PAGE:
The authors conclude that this “balanced” coverage is a form of “informational bias,” that the ideal of balance leads journalists to give minority views more credence than they deserve. This divergence between the state of the science and how it was presented in the major media helped make it easy for our government to do nothing about global warming.
The other problem that media has with scientists is the tendency to see experts in a field as experts in everything. As Naomi Oreskes and Erik M. Conway point out, “physicists have been consulted on everything from bee colony collapse to spelling reform and the prospects for world peace.” We need to remember that smart people are not smart about everything.
As will become a theme for Oreskes and Conway, the root of these denial tactics goes way back. It ramped up with the promotion of capitalism during the Reagan Era. They wrote a whole book about this, new in 2023, which I would highly recommend if this fascinates you. (Find The Big Myth on Bookshop).
The free market ran the way it willed, and the consequences to the environment are severe. Unintentionally, the bill is about to come due. The market failed us. It didn’t account for the consequences of environmental damage.
So when you boil everything down, the Merchants of Doubt were clinging to the idea that government has no place controlling markets. Science was telling us that fixing pollution and public health needed government intervention. These propagandists refused to accept the facts. And this is how science became the enemy: as an ally of governmental regulation.
Many liberals and academics agree that without change in our energy technologies, there will be no solution to global warming. The question is not whether we turn to technology for help; the question is whether we can assume that free markets will produce those technologies freely, of their own accord. The question is also whether they will do so in time—so we can relax in the comforting knowledge that they will—or whether we need to get out of our chairs and do something.
Unfortunately, these strategies worked. It’s going to take some time and effort to rectify the confusion the merchants of doubt have caused in the minds of the American public.
There are many ways to help address this, but the biggest one is education. The average American needs at least a basic knowledge of science, as well as critical thinking skills.
We all need a better understanding of what science really is, how to recognize real science when we see it, and how to separate it from the garbage.
The great economist John Maynard Keynes famously summarized all of economic theory in a single phrase: “There is no such thing as a free lunch.” And he was right. We have experienced prosperity unmatched in human history. We have feasted to our hearts’ content. But the lunch was not free.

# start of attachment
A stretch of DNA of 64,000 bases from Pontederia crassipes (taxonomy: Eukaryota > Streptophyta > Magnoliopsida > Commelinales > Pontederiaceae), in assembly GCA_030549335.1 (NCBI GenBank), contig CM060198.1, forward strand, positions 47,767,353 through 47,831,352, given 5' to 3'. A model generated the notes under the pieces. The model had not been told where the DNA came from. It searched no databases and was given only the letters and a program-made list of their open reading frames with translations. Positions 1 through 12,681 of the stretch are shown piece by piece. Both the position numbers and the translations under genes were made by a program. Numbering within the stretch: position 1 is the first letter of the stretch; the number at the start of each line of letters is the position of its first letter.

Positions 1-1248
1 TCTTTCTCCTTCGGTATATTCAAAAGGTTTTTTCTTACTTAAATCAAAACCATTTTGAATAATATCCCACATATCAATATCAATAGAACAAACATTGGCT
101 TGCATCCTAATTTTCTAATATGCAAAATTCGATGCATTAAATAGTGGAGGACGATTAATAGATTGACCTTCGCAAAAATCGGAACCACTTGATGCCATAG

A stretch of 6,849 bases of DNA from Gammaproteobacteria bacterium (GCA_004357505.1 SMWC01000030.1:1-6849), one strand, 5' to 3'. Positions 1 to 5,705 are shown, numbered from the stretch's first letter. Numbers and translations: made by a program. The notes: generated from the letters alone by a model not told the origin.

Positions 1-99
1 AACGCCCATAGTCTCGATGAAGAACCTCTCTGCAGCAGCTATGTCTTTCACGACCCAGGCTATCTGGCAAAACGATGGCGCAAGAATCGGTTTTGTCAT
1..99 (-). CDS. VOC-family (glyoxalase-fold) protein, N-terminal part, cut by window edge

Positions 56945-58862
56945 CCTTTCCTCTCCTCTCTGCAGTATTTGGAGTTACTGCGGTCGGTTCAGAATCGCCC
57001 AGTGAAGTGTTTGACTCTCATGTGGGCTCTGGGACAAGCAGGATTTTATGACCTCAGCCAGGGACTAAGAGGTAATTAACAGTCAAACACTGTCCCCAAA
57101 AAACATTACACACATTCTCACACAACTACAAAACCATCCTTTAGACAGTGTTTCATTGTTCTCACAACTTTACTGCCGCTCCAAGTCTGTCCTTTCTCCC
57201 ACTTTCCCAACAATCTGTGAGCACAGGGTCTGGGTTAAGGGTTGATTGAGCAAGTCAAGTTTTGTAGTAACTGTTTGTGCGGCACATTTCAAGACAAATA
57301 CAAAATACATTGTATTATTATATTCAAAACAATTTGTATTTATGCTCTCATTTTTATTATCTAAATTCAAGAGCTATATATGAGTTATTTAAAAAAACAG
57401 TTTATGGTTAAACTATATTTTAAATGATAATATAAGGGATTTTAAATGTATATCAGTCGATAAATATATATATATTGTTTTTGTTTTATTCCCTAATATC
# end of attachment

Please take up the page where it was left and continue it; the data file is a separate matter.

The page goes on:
Americans are divided on the topic of climate change. Some believe it is a real problem that is already having negative consequences, a stance which is backed by evidence-based research. Others believe it is a hoax, and that their comfortable way of life is threatened by scientists and liberals, rather than the communal third-party enemy of greenhouse gas emissions.
This idea was perpetuated on purpose by non-experts backed by some of the largest industries in the country. They used the same strategies to downplay the threats of nuclear winter, tobacco, DDT, acid rain, and now climate change. It is our duty as American citizens to educate ourselves on this history and the basic science, and not let ourselves be fooled by falsehoods.
These authors were inspired by their work here on Merchants of Doubt to look deeper into the root source of these propaganda strategies, and the result was just published as The Big Myth. It highlights how Americans were taught that capitalism is king, and the best way to improve society was just to let the markets “work their magic”, just like they had encouraged ignorance of climate change. I loved that book as well; check it out on Bookshop.
Want to read more? Find Merchants of Doubt here: Bookshop
This book made it onto my list of the Top 10 Best Books of 2022! See the full list here.
The quotes above were gathered using Readwise. It’s a truly amazing app to help you remember what you read. If you want to try it out, use my link and we both get a free month 🙂
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You might also like my notes on:
The Future We Choose by Christiana Figueres and Tom Rivett-Carnac
The Color of Law by Richard Rothstein